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UM to Lead New NIH-Funded Study of Aging of Men and Women with HIV

The National Institutes of Health has awarded University of Miami researchers $14 million for an ambitious seven-year project that will keep the Miller School of Medicine at the forefront of cutting-edge HIV research. The research will track cardiovascular and pulmonary disease as well as other non-infectious conditions that people with HIV – both women and men – experience as they age.

From left, Dr. Maria Alcaide, Dr. Margaret Fischl, and Dr. Deborah Jones Weiss.
From left, Dr. Maria Alcaide, Dr. Margaret Fischl, and Dr. Deborah Jones Weiss.

Principal investigators Margaret Fischl, M.D., Deborah Jones Weiss, Ph.D., M.Ed., and Maria Alcaide, M.D., are working with an interdisciplinary team of HIV experts at UM and 12 other sites around the United States to launch the project.

“We really felt it was important to look at differences between men and women, that it would give us additional information about how this impacts individuals with HIV infection,” said Dr. Fischl, professor of medicine at the Miller School. The study “would allow us to do that comparison when no one else has been able to do that.”

Several elements are coming together to make this happen. Investigators of an ongoing study called the Women’s Interagency HIV Study (WIHS) will join forces with researchers for the longitudinal Multicenter AIDS Cohort Study (MACS), which evaluates men who have sex with men and heterosexual men with multiple partners, for example.

In addition to exploring differences between sexes, the MACS/WIHS Combined Cohort Study aims to understand and reduce the impact of comorbid conditions among people with HIV infection.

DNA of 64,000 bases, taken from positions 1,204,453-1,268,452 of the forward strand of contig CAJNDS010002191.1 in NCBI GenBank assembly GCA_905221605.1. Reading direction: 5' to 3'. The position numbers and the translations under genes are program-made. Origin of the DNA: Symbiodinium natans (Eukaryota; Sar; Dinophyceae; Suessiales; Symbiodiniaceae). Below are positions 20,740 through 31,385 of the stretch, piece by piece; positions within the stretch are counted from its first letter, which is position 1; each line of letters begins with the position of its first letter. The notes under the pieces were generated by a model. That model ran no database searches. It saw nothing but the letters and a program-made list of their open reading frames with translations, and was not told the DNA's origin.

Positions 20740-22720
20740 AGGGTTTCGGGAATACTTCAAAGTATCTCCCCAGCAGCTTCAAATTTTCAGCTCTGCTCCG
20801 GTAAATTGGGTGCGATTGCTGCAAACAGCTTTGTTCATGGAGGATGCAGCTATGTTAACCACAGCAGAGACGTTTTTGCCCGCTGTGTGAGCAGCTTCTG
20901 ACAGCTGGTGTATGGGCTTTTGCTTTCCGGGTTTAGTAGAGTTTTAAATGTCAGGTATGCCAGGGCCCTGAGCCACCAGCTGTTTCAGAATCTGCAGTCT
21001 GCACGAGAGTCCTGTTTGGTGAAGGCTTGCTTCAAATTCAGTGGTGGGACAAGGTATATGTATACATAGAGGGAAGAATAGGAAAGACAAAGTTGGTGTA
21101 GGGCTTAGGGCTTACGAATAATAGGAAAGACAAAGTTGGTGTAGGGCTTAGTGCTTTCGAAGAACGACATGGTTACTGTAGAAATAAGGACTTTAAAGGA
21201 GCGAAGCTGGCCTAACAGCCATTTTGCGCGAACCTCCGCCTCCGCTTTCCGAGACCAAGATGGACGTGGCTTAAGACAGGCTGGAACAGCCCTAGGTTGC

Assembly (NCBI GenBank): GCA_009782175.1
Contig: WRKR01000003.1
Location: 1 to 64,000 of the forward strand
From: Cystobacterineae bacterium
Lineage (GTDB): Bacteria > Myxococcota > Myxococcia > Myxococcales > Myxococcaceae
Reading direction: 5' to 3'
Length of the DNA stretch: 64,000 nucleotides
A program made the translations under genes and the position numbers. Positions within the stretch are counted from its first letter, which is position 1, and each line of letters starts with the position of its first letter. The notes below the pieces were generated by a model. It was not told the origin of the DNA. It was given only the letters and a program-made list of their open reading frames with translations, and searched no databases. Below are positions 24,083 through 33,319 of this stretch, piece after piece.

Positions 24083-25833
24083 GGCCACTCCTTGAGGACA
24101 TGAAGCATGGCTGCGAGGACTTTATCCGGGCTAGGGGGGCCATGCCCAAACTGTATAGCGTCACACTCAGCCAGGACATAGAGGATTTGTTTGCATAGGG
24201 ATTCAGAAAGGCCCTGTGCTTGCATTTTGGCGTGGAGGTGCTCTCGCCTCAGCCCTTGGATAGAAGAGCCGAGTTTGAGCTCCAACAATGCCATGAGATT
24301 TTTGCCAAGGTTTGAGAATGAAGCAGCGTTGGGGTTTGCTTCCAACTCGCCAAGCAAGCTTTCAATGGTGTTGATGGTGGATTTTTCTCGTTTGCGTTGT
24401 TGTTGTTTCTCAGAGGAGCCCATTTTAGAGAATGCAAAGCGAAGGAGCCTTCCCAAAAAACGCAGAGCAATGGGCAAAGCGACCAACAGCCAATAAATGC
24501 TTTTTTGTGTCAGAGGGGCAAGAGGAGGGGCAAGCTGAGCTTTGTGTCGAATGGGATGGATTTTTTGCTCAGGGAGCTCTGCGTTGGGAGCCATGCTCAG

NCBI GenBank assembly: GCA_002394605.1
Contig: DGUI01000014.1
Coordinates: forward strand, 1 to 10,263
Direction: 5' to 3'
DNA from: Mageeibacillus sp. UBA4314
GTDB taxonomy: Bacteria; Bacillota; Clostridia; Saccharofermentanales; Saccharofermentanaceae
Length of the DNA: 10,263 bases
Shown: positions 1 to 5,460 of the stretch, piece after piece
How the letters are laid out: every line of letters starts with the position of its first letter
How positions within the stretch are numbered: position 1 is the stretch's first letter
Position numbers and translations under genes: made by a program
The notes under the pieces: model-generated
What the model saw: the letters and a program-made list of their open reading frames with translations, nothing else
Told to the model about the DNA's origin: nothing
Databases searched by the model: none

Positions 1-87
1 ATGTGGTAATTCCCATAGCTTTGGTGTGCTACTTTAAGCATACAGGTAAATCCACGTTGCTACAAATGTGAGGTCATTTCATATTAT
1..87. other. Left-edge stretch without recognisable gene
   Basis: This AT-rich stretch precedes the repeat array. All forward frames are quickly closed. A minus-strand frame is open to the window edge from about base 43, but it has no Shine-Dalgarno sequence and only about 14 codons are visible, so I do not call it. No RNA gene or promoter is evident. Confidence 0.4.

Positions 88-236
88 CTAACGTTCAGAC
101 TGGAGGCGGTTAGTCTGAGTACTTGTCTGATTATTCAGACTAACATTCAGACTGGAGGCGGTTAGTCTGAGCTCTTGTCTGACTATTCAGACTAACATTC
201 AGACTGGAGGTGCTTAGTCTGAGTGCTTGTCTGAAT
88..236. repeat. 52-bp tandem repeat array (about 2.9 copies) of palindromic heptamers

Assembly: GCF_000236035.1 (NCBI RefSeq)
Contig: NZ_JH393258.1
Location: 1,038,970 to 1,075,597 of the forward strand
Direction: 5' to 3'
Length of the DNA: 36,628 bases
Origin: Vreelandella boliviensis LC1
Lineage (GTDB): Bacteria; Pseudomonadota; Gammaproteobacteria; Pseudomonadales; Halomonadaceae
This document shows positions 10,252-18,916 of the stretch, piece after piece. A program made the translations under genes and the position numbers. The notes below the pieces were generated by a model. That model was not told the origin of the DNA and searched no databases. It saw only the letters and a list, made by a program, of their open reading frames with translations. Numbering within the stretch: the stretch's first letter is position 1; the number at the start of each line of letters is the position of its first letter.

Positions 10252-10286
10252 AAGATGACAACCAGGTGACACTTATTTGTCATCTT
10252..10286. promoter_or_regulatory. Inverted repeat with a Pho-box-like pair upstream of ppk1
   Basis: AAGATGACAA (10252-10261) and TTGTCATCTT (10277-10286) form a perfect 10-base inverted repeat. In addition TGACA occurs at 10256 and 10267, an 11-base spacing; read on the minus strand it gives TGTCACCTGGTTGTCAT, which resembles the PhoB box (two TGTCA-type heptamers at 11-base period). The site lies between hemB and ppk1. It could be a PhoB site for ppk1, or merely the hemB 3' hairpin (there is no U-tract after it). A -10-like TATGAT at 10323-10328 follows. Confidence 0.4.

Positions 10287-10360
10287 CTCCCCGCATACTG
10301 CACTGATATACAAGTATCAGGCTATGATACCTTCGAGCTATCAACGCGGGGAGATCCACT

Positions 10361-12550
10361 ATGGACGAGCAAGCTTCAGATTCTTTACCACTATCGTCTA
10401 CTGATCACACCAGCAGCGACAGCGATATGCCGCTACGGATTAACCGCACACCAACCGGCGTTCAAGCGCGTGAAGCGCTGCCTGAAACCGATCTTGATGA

Multidisciplinary Approach

The National Heart, Lung, and Blood Institute, part of the NIH, is the steward of this project involving 15 NIH institutes. The scope of the project is multidisciplinary, because some participants might also be at higher risk for infection with hepatitis C and B, herpes simplex or human papilloma viruses, as well as mental illness, diabetes, renal failure, and musculoskeletal disorders.

The Miller School researchers will play a critical role in the study. “We’re of particular interest to the NIH this go-around because we’re one of five Southern sites,” Dr. Fischl said. A rise in the incidence of HIV, particularly among young and diverse Americans, is hitting the Southeast the hardest.

In fact, the latest report from the Centers for Disease Control and Prevention places the Miami-Fort Lauderdale-West Palm Beach metropolitan area at #1 for the highest prevalence of new HIV diagnoses nationwide. “I’m concerned that after conducting HIV research for 30 years, we continue to see a high number of people with newly diagnosed HIV infections,” Dr. Fischl said.

“We’re at the forefront in terms of the burden of HIV, but we are also at the forefront in terms of the fact that we are responding,” said Dr. Jones Weiss, a professor of psychiatry and behavioral sciences at the Miller School.

Nearly half of the men and women with HIV infection in the United States are racial/ethnic minorities living in the South. Unlike many other sites nationwide, the Miller researchers have access to a large Hispanic population.

The Miller School component will re-consent and enroll the 132 women currently in the Miami WIHS.

“Those women who participated in WIHS at the University of Miami over the last seven years will continue to be part of the combined cohort study,” said Dr. Alcaide, associate professor of clinical infectious diseases at the Miller School. Women are underrepresented in HIV research. This study aims to facilitate gender comparisons, and will address issues related to women.

Adding Men to the Equation